Remarkably, as is often the case after an operation, President McKinley recovered rapidly and seemed in good spirits. He was transferred to the home of the Exposition’s president so he could recuperate. But within six days, McKinley was dead of gangrene and a build-up of fluid. In spite of the Exposition’s heralding of new inventions like the electric vacuum sweeper, the wireless telegraph, ketchup in a bottle, and the X-ray machine, there was not much known about infection and how to prevent it from spreading.
Dr. Wall returned to Michigan. The violence he had witnessed (no Canadian prime minister had ever been assassinated; this was the third killing of an American president within thirty-six years) did not deter him from becoming an American citizen. Like McKinley, he also became a Republican. He met his wife, my grandmother, when he stopped by her father’s store to see about renting some space to set up his doctor’s office. Martin Moore was happy to oblige, as Elba was in need of its own doctor. He invited Will over to the house for dinner, and when Will came in he saw Martin’s daughter, Bess, playing the piano. He asked if she could play along if he brought his fiddle over. She said yes. Within a couple years the two of them were married and moved to nearby Davison.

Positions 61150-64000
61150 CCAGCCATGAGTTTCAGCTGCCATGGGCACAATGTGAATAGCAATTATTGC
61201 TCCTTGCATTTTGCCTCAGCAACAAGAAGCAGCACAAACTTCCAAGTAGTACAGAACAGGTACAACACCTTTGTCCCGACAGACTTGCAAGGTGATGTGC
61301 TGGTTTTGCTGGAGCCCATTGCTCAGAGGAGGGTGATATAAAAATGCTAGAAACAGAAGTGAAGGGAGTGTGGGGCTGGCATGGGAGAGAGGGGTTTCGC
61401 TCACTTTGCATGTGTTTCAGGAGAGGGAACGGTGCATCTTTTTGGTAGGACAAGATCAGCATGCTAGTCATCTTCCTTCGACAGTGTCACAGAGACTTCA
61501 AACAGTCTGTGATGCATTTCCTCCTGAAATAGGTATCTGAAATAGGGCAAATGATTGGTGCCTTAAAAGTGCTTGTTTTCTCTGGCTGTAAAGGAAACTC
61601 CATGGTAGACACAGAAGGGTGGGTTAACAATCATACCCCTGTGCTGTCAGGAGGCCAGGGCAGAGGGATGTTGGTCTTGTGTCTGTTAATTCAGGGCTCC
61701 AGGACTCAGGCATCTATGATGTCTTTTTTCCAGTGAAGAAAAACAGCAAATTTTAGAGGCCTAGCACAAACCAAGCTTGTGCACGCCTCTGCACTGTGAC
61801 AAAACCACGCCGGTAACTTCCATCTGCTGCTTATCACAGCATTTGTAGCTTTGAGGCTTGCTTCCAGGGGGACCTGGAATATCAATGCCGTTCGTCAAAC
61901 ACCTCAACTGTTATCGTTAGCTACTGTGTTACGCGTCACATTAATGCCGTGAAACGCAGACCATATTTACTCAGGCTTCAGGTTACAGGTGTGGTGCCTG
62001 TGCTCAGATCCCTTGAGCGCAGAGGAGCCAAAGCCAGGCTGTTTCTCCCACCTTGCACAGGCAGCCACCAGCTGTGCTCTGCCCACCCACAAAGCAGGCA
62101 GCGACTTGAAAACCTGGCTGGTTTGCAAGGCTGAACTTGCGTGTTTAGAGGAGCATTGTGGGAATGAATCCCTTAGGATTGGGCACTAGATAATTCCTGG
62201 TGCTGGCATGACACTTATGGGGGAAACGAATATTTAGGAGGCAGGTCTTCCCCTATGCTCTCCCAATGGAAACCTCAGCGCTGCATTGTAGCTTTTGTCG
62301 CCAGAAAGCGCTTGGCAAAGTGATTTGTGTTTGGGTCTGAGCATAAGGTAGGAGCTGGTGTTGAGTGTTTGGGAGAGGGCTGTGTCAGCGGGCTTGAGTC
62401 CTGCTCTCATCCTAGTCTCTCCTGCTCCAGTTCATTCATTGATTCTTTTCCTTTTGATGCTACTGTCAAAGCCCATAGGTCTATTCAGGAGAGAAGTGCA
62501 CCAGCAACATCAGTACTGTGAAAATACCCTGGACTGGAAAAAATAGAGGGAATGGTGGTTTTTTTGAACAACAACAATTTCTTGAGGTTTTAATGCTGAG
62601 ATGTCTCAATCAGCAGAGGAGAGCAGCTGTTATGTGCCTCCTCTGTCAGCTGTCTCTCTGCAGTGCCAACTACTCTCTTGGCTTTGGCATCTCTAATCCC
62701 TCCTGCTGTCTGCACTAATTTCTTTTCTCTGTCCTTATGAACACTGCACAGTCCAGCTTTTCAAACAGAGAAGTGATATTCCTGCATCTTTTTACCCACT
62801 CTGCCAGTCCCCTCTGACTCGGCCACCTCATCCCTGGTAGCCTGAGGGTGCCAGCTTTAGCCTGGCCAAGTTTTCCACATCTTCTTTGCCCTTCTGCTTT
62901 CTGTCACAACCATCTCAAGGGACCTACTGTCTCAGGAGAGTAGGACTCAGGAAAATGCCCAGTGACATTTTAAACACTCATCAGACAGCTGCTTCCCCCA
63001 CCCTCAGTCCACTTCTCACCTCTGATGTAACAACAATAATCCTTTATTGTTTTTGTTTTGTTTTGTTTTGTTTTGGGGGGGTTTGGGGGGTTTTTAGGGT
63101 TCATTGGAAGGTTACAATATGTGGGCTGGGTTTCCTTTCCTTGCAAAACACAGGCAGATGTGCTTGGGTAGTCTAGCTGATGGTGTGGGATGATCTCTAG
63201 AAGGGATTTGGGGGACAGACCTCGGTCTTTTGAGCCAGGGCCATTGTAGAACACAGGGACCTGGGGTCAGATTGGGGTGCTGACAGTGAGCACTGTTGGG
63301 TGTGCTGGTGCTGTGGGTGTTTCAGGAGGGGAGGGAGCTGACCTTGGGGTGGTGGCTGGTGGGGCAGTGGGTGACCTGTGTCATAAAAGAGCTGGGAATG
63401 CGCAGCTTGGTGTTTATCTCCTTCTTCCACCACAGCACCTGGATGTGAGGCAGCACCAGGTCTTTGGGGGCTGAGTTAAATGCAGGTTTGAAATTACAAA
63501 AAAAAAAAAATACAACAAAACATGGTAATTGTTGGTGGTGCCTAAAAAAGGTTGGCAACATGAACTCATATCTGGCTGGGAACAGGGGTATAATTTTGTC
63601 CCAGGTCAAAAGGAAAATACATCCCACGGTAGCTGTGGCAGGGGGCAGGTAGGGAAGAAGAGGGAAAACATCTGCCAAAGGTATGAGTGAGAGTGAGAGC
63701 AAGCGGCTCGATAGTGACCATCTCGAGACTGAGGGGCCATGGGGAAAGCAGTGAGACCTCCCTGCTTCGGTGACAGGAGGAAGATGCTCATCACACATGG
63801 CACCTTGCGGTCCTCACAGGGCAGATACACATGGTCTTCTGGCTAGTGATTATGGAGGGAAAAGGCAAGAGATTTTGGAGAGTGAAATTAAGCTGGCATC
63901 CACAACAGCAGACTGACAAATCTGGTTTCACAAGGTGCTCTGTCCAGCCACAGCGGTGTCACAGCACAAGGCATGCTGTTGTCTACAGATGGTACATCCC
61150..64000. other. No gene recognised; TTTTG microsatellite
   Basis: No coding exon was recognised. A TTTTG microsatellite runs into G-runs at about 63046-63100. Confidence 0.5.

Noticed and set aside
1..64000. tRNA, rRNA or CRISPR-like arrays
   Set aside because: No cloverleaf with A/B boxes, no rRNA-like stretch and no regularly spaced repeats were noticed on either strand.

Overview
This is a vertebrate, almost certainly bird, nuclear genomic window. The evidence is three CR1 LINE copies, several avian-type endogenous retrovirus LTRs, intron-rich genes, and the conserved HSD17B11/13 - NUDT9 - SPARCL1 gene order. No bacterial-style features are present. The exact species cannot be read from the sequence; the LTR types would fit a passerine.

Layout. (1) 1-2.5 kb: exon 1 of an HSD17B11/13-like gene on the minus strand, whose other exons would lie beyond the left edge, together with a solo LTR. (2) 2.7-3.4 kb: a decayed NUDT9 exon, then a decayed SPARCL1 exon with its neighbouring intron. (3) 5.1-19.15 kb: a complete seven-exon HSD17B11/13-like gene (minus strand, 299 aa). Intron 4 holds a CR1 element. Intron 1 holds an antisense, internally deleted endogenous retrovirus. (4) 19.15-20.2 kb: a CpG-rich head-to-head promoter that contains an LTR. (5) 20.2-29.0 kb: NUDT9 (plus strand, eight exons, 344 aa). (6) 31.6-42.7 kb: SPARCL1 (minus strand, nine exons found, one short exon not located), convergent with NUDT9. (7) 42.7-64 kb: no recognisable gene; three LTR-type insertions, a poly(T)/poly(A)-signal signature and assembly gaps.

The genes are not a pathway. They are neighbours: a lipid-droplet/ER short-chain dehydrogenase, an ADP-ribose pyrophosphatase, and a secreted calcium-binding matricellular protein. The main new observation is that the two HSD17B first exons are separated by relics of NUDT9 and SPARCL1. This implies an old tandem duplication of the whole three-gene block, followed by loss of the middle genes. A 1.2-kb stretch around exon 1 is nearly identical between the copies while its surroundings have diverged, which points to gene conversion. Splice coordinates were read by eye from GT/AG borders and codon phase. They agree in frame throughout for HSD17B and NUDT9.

The walls of their home were lined with books instead of wallpaper. I’m not even sure if there were walls. A piano sat in their parlor, and Will’s doctor’s office was at the back of the house with its own entrance. By the 1920s, a large radio sat on the floor in the living room, and it was here that the Walls would listen to the music of Caruso and Rudy Vallee, news shows and baseball games and The Lone Ranger. As no pictures were provided, they had to invent the images in their heads. Doc Wall loved imagining the streets of New York, the lair of the Green Hornet, or the canyons through which the Lone Ranger and Tonto would ride. Across the street from the Wall house was the local cinema, where the main feature would change two or three times a week. The village doctor made sure he never missed one, and he would sit there always hoping that newborns would be kind enough to take their time until the closing credits.
My grandfather enjoyed being in the thick of politics, and the local Republicans would meet at his house to plan their campaigns. His youngest daughter, my mother, Veronica, was bitten by the political bug and it would never leave her. And thus it was in our garage in the fall of 1960 where I, as a freshly minted first grader, heard my mother and father have their first argument.
“President Eisenhower,” my mother said as she handed my dad a box of old clothes to store in the attic, “He won the war and, despite the fact he’s not campaigning for him, he does support Nixon. What more do you need than that?”